Good snow isn't enough
to keep Vail open longer
VAIL, Colo.—There's plenty of snow in Vail, but there's not a chance that the bull wheels will keep operating past the scheduled closing of April 11. Business owners would like it, but Chris Jarnot, the chief operating officer for Vail Mountain, said it would be asking too much of his workers. As is, office personnel will be asked to bus tables and operate ski lifts, reports the Vail Daily.
"We're going to be in a real serious challenge over the next four weeks," said Jarnot at a town meeting.
Like many ski areas, Vail Mountain was unable to get as many foreign workers under the H-2B program. Fewer than 10 percent of the 14,000 workers employed at Vail Mountain and the four other ski areas operated by Vail Resorts are covered under the H-2B and J-1 visa programs.
1,200 Democrats turn
out in Jackson Hole
JACKSON HOLE, Wyo.—By the numbers, it was an astonishing show. Teton County, which is virtually the same as Jackson Hole, has about 20,000 residents, of which about 6,600 are registered Democrats.
About a third of them—1,200 people—turned out for the county convention. Four-fifths of them voted for Illinois Sen. Barack Obama.
The Jackson Hole News&Guide didn't say the last time that many people showed up for a meeting—possibly, because it hasn't happened before. But usually, at county assemblies, only a few dozen people show up.
That Wyoming's few votes still matter in this year's exceedingly tight race primary between Obama and New York Sen. Hillary Clinton is itself uncommon. But clearly, Wyoming is enjoying being on the national stage, something other than fly-over country.
Park City bags it for
a possibly big runoff
PARK CITY, Colo.—The snowpack is now at 126 percent on the lee side of the Wasatch Range, but that's enough for city officials to take precautions against flooding during spring runoff. They usually get 5,000 sandbags, but this year ordered 10,000, at 30 cents each. Cost: $3,000.
"We would be fools not to," said Hugh Daniels, who manages emergency programs for the city. "Have you looked and seen how much snow is out there?"
The last time Park City had this much snow was only three years ago. There was not significant flooding that year. However, a great deal depends upon the timing of the warmth. A cool spring followed by sudden heat could result in swollen creeks, officials tell The Park Record.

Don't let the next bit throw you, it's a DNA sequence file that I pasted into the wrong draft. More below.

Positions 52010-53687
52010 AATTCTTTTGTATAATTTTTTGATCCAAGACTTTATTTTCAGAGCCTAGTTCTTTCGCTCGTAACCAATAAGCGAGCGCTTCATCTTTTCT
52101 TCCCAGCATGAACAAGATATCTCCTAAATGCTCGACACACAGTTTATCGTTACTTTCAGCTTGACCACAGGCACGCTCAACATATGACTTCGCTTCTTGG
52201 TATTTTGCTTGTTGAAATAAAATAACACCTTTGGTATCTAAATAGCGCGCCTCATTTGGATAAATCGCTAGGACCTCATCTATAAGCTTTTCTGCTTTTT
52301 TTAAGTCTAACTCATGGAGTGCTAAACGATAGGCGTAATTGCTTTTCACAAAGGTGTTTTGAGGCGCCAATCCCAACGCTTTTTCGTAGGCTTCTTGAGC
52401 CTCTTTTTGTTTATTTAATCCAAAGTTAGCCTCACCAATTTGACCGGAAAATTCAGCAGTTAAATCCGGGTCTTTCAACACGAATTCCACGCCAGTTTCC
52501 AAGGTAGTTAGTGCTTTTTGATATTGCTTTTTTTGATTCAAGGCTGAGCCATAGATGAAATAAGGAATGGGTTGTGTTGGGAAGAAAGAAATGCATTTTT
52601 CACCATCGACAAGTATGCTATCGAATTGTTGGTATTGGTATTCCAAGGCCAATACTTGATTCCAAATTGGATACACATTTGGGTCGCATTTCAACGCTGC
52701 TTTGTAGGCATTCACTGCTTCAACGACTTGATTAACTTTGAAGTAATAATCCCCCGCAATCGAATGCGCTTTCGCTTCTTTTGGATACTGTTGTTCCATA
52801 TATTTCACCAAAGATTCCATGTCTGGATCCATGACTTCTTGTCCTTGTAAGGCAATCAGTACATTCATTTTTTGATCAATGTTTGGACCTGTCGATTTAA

Meanwhile, in Basalt, 18 miles downstream from Aspen, city officials are conferring with residents of two mobile home parks along the Roaring Fork River, reports The Aspen Times.
Telluride won't cater
to extremes of biking
TELLURIDE, Colo.—If you're a mountain biker at Telluride, there's no real place to throw the wheels down a steep fall line—not legally, at least.
That's not to say it doesn't happen. In fact, it's getting to be a real problem at the Telluride ski area. The Forest Service, which administers the land, says the trails tend to go straight down fall lines, resulting in erosion that removes the shallow forest earth down to bare rock. When that happens, mountain bikers go elsewhere, to repeat the scarring, erosive process. Thus created, the ravines tend to enlarge even more over time.
At some ski areas, such as at Whistler and Blackcomb, operators have catered specifically to extreme mountain bikers. That will not happen at Telluride.
The reason, said Dave Riley, chief executive officer of the Telluride Ski and Golf Co., is the lack of money to make it work. A major cost, a report in The Telluride Watch indicates, is liability.
Real estate expected to be
'flat, at best' in Durango
DURANGO, Colo.—The Durango-area real estate market continues to tread water. Bob Allen, a real estate analyst there, said home values in 2008 will be "flat, at best." This flies in the face of press releases issued by the National Association of Realtors, which continue to argue that the market has been stable or stabilizing. "It just keeps stabilizing and stabilizing and stabilizing," he said. The Durango Herald also notes that John Wells, of The Wells Group, sees fewer real-estate brokers locally by the end of 2008.
Feathers ruffled about
building in Mammoth
MAMMOTH LAKES, Calif.—Like a lot of ski towns, Mammoth Lakes is atwitter about the height of a proposed 112-unit condo-hotel. The building would average 48 feet, topping out at 77 feet.
There are the usual complaints from adjoining property owners about disruptions of view sheds, impacts to traffic and also the light pollution. But The Sheet reports a new twist: A member of the Audubon Society warns about the impact to two species of birds, tree swallows and common nighthawks.
The birds eat insects, which can be found in the creek that runs through the site. The birds fly up to 100 feet on either side of the creek—and bam! Yes, he sees the birds flying into the building. "Putting a tall building with reflective glass so close to Mammoth Creek would cause a great threat to these birds," said Kent Wells.